Blood Pressure Specialist Murray KY

Not so long ago, you either had high blood pressure or you didn’t. Your blood pressure could even flirt with the high normal range without anyone getting overly worked up about it. The same held true for elevated-but'still-normal blood sugar levels.

William A Holman, MD
(270) 753-3022
300 S 8th St Ste 505E
Murray, KY
Specialties
Cardiology, Internal Medicine
Gender
Male
Education
Medical School: Univ Of Louisville Sch Of Med, Louisville Ky 40202
Graduation Year: 1967

Data Provided by:
Roshan Korah Mathew, MD
(732) 615-3900
815 E Parrish Ave
Owensboro, KY
Specialties
Cardiology
Gender
Male
Education
Medical School: Kasturba Med Coll, Mysore Univ, Mangalore, Karnataka, India
Graduation Year: 1993

Data Provided by:
Jamie Jay Jacobs, MD
(859) 221-9163
1347 Strawberry Ln
Lexington, KY
Specialties
Cardiology, Internal Medicine
Gender
Male
Education
Medical School: Univ Of Vt Coll Of Med, Burlington Vt 05405
Graduation Year: 1965
Hospital
Hospital: Central Baptist Hosp, Lexington, Ky; St Joseph Hosp, Lexington, Ky; University Of Kentucky Hosp, Lexington, Ky
Group Practice: Cardiology Assoc Of Lexington

Data Provided by:
Frederick William Arensman, MD
(502) 454-7107
943 S 1st St
Louisville, KY
Specialties
Cardiology
Gender
Male
Education
Medical School: In Univ Sch Of Med, Indianapolis In 46202
Graduation Year: 1975

Data Provided by:
Bibhuti Das
(502) 585-4802
601 S Floyd St
Louisville, KY
Specialty
Pediatric Cardiology

Data Provided by:
Kwabena Osei Agyeman, MD
(270) 753-8022
Murray, KY
Specialties
Cardiology
Gender
Male
Education
Medical School: Eastern Va Med Sch Of The Med Coll Of Hampton Roads, Norfolk Va 23501
Graduation Year: 1991

Data Provided by:
Anil Kumar Sharma
(502) 589-7907
250 E Liberty St
Louisville, KY
Specialty
Cardiology, Cardiovascular Disease

Data Provided by:
Zane A Darnell
(606) 324-4745
613 23rd St
Ashland, KY
Specialty
Cardiology, Internal Medicine, Cardiovascular Disease

Data Provided by:
John Davison Rhodes
(270) 765-5921
916 Woodland Dr
Elizabethtown, KY
Specialty
Cardiology

Data Provided by:
Allan H Rees, MD, FACC
(502) 852-4359
3705 Gaston Ct
Louisville, KY
Specialties
Cardiology, Pediatrics
Gender
Male
Education
Graduation Year: 2007

Data Provided by:
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Blood Pressure Concerns

Provided by: 

By James Keough

Not so long ago, you either had high blood pressure or you didn’t. Your blood pressure could even flirt with the high normal range without anyone getting overly worked up about it. The same held true for elevated-but-still-normal blood sugar levels. But all that changed over a 10-year period as the medical profession established new benchmarks and reclassified the old “normal” as “preconditions.”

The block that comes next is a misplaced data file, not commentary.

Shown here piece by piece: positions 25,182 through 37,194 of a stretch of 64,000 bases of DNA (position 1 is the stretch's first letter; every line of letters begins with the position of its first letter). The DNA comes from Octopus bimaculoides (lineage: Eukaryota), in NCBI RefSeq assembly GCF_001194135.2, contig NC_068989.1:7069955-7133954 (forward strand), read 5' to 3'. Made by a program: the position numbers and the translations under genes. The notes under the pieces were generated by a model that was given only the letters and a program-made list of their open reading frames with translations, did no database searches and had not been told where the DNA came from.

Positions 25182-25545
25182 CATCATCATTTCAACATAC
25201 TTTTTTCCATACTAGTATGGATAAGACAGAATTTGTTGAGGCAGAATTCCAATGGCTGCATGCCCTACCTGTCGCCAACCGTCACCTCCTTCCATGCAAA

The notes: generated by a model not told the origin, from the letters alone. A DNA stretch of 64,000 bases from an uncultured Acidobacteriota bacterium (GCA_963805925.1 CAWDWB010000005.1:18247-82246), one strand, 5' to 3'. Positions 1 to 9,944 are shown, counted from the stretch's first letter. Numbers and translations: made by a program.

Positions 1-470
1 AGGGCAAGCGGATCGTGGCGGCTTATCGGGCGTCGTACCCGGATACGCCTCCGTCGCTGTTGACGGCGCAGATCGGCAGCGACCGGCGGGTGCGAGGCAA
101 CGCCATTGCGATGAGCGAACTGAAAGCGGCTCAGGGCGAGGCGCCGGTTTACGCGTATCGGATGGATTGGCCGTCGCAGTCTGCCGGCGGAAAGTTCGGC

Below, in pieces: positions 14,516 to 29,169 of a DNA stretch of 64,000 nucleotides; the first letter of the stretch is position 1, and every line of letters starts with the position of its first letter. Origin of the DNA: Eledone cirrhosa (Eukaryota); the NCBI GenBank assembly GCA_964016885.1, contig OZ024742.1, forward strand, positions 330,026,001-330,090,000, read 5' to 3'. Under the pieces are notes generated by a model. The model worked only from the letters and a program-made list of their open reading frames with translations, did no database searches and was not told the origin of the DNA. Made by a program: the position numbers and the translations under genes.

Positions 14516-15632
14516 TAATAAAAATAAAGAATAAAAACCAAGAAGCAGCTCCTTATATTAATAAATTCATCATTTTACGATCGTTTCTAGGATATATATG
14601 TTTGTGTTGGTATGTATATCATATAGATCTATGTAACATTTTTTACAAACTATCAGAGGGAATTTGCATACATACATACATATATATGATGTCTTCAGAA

For blood pressure, that happened in 2003. The Seventh Report of the Joint National Committee on Prevention, Detection, Evaluation, and Treatment of High Blood Pressure (JNC-7) set guidelines for pre-hypertension by defining normal blood pressure as less than 120/80 and setting the optimal level at 115/75. That same year, the term pre-diabetes gained new meaning and considerable traction when then-Health Secretary Tommy Thompson used it to warn Americans of their high risk of developing diabetes. Ten years earlier a committee hosted by the World Health Organization had established bone mineral density readings as the new measure for osteoporosis and at the same time created a new precursor called osteopenia.

At first blush, the concept of preconditions makes perfect sense. If you have a disease like diabetes, then ipso facto, at some point prior to your diagnosis your blood sugar levels became pre-diabetic—not in the sense of “before” diabetes, but rather as in “leading up to” the disease. And theoretically, once you learned that, you and your doctor could take action to make those levels normal again and thus prevent the onset of the disease. And in an ideal—and perhaps less complicated—world that’s what would happen.

The value of a precondition
When asked about the value of reclassifying “high-normal blood pressure” as pre-hypertension, a doctor joked that previously the only thing his patients heard when he used the old term was “Hi, your blood pressure is normal.” For him—and for a good deal of the medical profession—the new precondition underscores the seriousness of the situation for patients. How bad is it? Studies show that compared to people who have normal blood pressure, those with pre-hypertension (120/80 to 139/89) have three and a half times the risk of heart attack and more than one and a half times the risk of coronary artery disease. Other studies have shown that starting at the new optimal level (115/75), the risk of heart attack doubles with each 20-point increase in systolic blood pressure (the top number) or 10-point increase in diastolic blood pressure (the bottom number). Pre-hypertensives also face a vastly increased risk of developing high blood pressure. The Framingham Heart Study found that within four years of baseline testing, 39 to 53 percent of people with high-normal blood pressure (the top half of the current pre-hypertension range) progressed to stage 1 hypertension.

These are not good odds—and they get worse the older you are when first diagnosed with pre-hypertension and the longer you ...

Author: James Keough

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